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University of Toronto Quarterly 76.2 (2007) 714-770

Blake's Heavy Metal1
The History, Weight, Uses, Cost, and Makers of His Copper Plates
G. E. Bentley, Jr
Professor Emeritus, Department of English, University of Toronto

'Here alone I in books formd of metals
Have written the secrets of wisdom'

Urizen pl 4, ll 69–702

For Blake's work in designing and engraving, we know a good deal about the surface on which he worked. Usually, of course, it was paper, whether the record3 is explicit or implicit. For the graphic works, sometimes Butlin specified not only 'paper' but grey paper (no. 572), 'yellowish paper' (no. 634), 'Tracing paper' (no. 646, 754, 856), 'tracing-like paper' (no. 408), 'buff cartridge paper' (no. 254), 'prepared paper' (no. 407), card (no. 347 [miniature of Johnny Johnson], 635), and 'common thick mill-board' or 'pasteboard' (according to his disciple Frederick Tatham) for the Large Colour Prints (no. 289–329).4

For his drawings Blake also used Canvas,5 'Fine linen' (no. 667–68), Muslin (no. 811), Ivory (no. 376–78, miniatures of Thomas Butts, his wife, and son), Glass (Felpham Rummer [1803], not in Butlin), Panel (no. 750 ['Ghost of a Flea'], 810), Pine (no. 808–9), Mahogany (no. 674, 806–7), and a Wood-block (no. 773). [End Page 714]

But for present purposes, the most interesting material is metal.6 It was of course copper on which Blake usually made his engravings and etchings. Scores of these pieces of copper survived Blake's death in 1827, and about 1831 Tatham printed Songs of Innocence and of Experience, America, Europe, For the Sexes: The Gates of Paradise, and Jerusalem. However, Tatham managed to lose most of the copper plates. The only surviving piece of copper <Illustration 10a> from Blake's works in Illuminated Printing is part of the abandoned version of America (1793) pl a <Illustration 1>.

Copper was enormously important to Blake; as he himself wrote, 'Mr B ... during a Period of forty Years never suspended his Labours on Copper for a single day.'7 His own works in Illuminated Printing were etched on copper, and he might have written of them what Urizen says of his universal creation:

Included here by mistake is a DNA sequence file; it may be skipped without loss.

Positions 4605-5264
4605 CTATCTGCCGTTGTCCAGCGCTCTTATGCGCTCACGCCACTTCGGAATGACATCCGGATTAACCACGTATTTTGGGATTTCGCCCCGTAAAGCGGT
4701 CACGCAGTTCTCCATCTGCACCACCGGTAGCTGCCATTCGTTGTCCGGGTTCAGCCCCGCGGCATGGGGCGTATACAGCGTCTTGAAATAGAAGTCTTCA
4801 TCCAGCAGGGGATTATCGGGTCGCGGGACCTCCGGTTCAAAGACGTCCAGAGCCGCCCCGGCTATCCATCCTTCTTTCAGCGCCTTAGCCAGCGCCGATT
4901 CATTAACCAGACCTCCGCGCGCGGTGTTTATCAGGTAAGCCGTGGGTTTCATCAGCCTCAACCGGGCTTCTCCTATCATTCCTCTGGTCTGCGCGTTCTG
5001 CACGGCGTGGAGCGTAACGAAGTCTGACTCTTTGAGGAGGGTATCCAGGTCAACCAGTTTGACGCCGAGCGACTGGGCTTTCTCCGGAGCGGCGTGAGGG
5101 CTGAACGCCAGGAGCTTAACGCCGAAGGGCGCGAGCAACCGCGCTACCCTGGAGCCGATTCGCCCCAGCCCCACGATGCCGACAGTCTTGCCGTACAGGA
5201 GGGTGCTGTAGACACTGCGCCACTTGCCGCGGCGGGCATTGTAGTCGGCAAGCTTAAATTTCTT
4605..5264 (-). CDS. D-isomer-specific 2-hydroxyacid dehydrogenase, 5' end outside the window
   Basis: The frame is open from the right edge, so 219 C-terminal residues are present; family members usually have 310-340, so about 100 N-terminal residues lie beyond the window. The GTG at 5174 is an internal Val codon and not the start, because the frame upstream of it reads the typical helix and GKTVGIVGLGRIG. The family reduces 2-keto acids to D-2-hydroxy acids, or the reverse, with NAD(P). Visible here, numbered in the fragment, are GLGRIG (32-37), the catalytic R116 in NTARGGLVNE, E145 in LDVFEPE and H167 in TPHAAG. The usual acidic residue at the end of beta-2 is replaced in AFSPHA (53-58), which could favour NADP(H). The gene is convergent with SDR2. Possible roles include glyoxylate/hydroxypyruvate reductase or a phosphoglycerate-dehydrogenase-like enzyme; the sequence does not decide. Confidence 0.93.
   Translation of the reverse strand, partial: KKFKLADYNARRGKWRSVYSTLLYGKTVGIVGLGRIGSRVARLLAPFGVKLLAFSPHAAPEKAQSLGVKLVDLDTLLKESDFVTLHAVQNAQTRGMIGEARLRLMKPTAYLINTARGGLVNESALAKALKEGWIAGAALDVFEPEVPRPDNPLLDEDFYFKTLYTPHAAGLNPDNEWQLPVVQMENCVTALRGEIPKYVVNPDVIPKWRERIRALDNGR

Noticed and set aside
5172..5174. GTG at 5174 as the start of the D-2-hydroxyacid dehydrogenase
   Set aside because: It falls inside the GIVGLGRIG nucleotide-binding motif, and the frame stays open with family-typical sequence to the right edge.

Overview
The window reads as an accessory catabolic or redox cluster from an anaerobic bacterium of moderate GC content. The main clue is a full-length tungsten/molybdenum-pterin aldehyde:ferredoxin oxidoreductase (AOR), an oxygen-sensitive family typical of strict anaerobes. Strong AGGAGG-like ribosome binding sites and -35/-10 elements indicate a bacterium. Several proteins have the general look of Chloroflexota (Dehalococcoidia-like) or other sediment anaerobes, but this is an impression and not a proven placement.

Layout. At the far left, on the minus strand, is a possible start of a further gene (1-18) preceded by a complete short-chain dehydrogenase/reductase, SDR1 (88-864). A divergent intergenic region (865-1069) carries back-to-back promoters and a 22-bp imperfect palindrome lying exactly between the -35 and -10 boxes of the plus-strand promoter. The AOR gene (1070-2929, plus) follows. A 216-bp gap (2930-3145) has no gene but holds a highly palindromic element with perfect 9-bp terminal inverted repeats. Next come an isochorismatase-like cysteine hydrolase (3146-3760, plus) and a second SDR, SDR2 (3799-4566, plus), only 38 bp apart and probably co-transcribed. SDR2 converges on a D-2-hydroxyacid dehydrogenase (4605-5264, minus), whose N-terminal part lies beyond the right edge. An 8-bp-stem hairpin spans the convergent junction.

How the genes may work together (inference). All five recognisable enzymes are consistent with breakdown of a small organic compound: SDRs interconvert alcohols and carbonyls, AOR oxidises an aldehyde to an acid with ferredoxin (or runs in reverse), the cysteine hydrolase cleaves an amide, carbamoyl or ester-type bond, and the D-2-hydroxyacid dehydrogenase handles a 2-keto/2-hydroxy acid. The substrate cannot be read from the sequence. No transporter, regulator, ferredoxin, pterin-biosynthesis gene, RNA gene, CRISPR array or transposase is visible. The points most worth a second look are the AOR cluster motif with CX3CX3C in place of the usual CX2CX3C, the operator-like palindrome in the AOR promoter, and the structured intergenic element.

'Here alone I in books formd of metals
Have written the secrets of wisdom'

(Urizen pl 4, ll 69–70)

In letterpress printing, one pass through the press prints several pages – four pages per side in a quarto, twelve pages in a duodecimo, &c. But in printing from an engraving in a rolling press <Illustration 3>, a single pass through the press normally produces only a single image. The copper plate had to be cleaned, re-inked, and printed twelve times to produce twelve copies of the image.8

The pressure of the roller on the dampened paper was so heavy that the engraved image was slightly embossed on the paper. Even when the ink was wiped off the plate, the obscured portions can sometimes be detected in a raking light; in The Marriage of Heaven and Hell (copy M) the 'Chorus' of 'A Song of Liberty' was not inked, but embossed portions of it may still be seen.9

Text and engravings were printed in separate shops, sometimes at considerable distance and inconvenience. For Hayley's Designs to a Series of Ballads (1802), Seagrave in Chichester printed the text and sent it to Blake [End Page 715]

Click for larger view
Illustration 1
America (1793) pl a [Library of Congress] (16.1 x 22.8 cm), an alternative to pl. 5. It was kept by Blake for more than ten years and carried to Felpham (1800) and back to London (1803) – copper was valuable and money was scarce in the Blake household – until eventually it was cut up about 1805 [Illustrations 10a, b, c] to be used for apprentice engravings by Blake's student Thomas Butts.
[End Page 716]

in Felpham to add the prints, collate text and prints, stitch in wrappers, and...


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